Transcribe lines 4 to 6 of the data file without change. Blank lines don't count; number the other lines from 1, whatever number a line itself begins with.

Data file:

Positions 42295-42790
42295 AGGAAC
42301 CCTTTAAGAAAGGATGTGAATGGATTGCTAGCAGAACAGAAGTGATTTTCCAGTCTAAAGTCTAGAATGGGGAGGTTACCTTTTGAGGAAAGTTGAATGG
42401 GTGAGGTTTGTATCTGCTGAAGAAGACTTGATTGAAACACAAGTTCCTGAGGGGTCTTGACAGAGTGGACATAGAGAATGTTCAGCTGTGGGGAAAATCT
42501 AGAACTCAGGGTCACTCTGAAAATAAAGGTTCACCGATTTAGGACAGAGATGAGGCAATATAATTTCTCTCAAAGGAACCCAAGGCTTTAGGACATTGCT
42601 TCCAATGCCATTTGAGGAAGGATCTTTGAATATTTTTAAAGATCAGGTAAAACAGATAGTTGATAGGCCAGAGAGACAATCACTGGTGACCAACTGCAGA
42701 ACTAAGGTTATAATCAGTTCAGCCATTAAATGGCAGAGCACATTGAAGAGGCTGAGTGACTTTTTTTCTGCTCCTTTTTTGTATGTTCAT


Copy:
42401 GTGAGGTTTGTATCTGCTGAAGAAGACTTGATTGAAACACAAGTTCCTGAGGGGTCTTGACAGAGTGGACATAGAGAATGTTCAGCTGTGGGGAAAATCT
42501 AGAACTCAGGGTCACTCTGAAAATAAAGGTTCACCGATTTAGGACAGAGATGAGGCAATATAATTTCTCTCAAAGGAACCCAAGGCTTTAGGACATTGCT
42601 TCCAATGCCATTTGAGGAAGGATCTTTGAATATTTTTAAAGATCAGGTAAAACAGATAGTTGATAGGCCAGAGAGACAATCACTGGTGACCAACTGCAGA